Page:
provided for the marking category ‘Introduction to Report’ is given in Table 2.
             Table 2 Initial Markers Comments for Marking Category 1

Your introduction gave essential definitions of the aims and objectives of the report.
Your introduction re specified the aims and objectives of the report.
Your introduction interpreted the aims and objectives of the report, making them
Your introduction sign posted the sequence of achieving the aims and objectives of
the report.
Your introduction only summarised the aims and objectives of the report.
Your introduction to the report could have been expanded.
Your introduction to the report was confusing and disorganised.

ELF has the flexibility to be updated by an individual assessor who can add new
marking categories and new comments. As these topics and comments are typed in,
the programme adds them to the existing lists and they then become available for
subsequent selection by the assessor. Marking Categories and Markers Comments can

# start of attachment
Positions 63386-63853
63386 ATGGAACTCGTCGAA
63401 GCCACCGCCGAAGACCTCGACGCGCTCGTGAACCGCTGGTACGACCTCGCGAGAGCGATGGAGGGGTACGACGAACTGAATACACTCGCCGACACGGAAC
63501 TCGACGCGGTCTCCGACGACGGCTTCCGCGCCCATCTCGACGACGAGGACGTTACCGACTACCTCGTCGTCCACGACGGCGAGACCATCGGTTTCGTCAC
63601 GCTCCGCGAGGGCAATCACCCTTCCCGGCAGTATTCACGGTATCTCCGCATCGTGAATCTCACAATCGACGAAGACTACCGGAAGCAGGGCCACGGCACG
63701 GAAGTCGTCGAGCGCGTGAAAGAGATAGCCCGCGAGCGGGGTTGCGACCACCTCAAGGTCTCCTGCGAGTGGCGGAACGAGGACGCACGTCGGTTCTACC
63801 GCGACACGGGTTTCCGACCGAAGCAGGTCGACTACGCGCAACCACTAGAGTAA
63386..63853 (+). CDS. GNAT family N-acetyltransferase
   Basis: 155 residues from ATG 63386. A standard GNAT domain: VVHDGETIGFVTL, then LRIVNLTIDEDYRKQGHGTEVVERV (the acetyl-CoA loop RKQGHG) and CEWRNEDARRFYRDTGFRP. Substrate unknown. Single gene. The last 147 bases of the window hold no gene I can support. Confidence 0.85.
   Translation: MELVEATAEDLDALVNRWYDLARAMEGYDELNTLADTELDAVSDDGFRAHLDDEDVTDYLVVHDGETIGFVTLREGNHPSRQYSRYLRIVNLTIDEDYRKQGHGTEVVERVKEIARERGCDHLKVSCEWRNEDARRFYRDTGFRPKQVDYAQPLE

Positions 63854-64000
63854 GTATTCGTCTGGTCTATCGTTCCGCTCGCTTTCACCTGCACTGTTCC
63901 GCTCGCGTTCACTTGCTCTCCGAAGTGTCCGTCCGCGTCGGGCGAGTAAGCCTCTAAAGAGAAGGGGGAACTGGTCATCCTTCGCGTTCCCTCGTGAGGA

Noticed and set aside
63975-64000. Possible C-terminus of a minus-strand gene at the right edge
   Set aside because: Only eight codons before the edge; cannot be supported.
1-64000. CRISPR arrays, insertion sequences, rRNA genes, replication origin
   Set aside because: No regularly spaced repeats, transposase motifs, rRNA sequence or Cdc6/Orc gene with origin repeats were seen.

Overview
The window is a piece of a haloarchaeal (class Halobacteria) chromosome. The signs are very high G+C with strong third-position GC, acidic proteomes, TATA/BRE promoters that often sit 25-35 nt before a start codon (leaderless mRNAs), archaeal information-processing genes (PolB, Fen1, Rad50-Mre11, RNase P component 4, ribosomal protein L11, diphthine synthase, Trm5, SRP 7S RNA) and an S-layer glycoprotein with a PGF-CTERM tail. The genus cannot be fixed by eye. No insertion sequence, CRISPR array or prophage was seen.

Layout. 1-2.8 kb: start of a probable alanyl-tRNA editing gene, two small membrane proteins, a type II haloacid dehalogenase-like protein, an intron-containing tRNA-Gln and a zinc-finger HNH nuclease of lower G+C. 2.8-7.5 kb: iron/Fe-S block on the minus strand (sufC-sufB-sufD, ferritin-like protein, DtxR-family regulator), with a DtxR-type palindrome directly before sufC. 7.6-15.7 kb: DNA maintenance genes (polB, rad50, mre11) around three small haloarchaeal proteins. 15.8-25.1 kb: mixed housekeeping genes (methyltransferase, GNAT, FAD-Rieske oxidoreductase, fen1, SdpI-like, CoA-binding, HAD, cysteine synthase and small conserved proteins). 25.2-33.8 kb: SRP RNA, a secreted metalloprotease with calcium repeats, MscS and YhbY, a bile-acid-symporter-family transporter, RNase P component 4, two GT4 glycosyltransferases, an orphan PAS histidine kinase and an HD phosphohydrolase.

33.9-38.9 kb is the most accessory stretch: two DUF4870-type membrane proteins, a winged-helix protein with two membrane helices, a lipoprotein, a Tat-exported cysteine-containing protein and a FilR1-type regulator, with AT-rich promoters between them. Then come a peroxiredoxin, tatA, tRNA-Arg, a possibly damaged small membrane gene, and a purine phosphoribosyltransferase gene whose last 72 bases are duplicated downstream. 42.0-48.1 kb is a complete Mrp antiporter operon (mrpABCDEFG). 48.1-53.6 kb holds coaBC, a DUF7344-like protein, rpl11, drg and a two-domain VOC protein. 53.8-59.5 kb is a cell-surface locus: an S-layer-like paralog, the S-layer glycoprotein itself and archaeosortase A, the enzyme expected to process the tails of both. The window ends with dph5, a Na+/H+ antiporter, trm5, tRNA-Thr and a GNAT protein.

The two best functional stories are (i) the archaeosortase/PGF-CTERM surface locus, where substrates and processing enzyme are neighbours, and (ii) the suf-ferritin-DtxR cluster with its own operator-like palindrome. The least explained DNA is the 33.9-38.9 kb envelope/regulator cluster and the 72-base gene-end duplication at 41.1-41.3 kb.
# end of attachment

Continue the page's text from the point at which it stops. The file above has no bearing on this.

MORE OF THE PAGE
also be deleted from the existing list and in this way ELF can be customised after
installation by each individual member of academic staff on their own computer’s
hard drive. This includes the opportunity to replace all of the supplied marking
categories and comments that come with the original software tool.

Remarking with the Software Tool

The ELF software tool was opened and the four New Marking Categories used by the
examiner were added. Each of the topics was selected in turn and the 27 comments
were added respectively under each topic. The whole process was timed and took 20
minutes. It was concluded from this study that it would be possible to offer a rapid
customisation of ELF that could be used in the marking process.

The marking of coursework could now proceed by selecting each report and choosing
the comments and part marks for the piece of work. There were two printing options;
to print onto an existing coursework feedback sheet adding only the marker comments
or to print a new feedback sheet. The second option was chosen in this case since the
hand written feedback was already written onto the coursework feedback sheet for
each student.